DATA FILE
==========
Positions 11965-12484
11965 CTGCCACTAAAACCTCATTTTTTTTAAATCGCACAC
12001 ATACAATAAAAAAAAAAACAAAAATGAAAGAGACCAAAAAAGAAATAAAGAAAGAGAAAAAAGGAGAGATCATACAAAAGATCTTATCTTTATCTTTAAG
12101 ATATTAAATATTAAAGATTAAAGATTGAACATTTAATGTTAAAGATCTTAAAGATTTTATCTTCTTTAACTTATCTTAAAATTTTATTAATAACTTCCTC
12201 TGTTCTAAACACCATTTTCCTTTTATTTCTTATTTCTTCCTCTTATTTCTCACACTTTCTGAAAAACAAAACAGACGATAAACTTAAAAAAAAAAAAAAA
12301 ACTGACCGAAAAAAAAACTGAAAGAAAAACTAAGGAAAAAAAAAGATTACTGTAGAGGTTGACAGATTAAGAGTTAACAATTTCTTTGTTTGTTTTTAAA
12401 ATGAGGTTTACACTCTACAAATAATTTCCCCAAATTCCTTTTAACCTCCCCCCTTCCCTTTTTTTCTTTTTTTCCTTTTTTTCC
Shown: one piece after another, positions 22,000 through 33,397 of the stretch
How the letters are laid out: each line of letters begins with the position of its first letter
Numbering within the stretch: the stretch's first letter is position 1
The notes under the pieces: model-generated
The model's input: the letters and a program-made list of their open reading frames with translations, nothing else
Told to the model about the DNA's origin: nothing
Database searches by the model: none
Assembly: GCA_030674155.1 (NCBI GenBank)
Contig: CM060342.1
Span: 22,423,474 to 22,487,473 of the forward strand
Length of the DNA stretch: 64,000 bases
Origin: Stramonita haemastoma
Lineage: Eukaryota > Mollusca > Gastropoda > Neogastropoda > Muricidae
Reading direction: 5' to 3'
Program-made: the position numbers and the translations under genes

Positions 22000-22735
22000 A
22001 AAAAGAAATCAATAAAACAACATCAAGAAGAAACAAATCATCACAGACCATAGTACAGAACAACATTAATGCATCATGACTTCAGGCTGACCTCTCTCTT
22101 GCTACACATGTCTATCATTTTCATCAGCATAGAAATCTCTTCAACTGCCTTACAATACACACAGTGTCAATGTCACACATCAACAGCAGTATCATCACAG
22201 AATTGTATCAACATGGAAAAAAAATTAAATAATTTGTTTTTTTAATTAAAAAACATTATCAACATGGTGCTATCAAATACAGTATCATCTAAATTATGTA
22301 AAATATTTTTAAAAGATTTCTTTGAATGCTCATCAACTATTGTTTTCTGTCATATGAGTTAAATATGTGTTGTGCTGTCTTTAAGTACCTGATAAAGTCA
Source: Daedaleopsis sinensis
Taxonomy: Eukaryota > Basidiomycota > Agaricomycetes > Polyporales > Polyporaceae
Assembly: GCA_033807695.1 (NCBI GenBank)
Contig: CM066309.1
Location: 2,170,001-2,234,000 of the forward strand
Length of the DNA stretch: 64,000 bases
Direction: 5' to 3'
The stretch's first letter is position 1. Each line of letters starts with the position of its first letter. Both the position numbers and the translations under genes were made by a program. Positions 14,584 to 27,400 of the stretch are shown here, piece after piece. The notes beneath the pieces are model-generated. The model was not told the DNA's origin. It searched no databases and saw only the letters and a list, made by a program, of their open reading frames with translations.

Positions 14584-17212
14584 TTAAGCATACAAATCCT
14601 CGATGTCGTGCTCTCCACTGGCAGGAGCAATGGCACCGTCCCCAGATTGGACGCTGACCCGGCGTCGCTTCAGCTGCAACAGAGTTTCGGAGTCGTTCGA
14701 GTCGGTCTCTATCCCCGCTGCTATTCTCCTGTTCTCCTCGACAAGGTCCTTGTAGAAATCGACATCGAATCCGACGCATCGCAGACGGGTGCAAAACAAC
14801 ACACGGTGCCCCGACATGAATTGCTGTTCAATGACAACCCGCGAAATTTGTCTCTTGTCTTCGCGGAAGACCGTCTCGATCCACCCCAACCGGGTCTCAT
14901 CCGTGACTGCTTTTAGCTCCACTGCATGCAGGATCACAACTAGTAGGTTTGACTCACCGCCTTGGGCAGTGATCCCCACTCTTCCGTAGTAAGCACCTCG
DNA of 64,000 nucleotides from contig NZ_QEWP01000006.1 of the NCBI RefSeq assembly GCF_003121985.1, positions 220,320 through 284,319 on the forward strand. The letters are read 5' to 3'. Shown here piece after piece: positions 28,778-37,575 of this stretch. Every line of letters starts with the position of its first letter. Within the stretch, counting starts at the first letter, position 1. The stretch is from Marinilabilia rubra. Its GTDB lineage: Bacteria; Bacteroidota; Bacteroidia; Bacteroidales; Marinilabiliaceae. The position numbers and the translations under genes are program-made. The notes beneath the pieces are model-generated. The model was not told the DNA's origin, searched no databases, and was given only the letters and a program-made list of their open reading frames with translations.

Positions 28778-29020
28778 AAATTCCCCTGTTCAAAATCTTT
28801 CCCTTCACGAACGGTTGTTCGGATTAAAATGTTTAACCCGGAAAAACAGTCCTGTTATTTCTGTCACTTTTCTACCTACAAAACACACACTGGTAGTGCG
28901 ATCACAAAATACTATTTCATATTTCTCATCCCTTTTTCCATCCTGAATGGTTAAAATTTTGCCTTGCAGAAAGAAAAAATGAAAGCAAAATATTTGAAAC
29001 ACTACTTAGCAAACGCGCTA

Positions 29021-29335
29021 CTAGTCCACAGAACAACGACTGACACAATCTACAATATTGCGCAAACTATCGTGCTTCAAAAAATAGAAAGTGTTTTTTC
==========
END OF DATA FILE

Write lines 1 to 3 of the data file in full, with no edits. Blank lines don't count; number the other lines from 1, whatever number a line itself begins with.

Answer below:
Positions 11965-12484
11965 CTGCCACTAAAACCTCATTTTTTTTAAATCGCACAC
12001 ATACAATAAAAAAAAAAACAAAAATGAAAGAGACCAAAAAAGAAATAAAGAAAGAGAAAAAAGGAGAGATCATACAAAAGATCTTATCTTTATCTTTAAG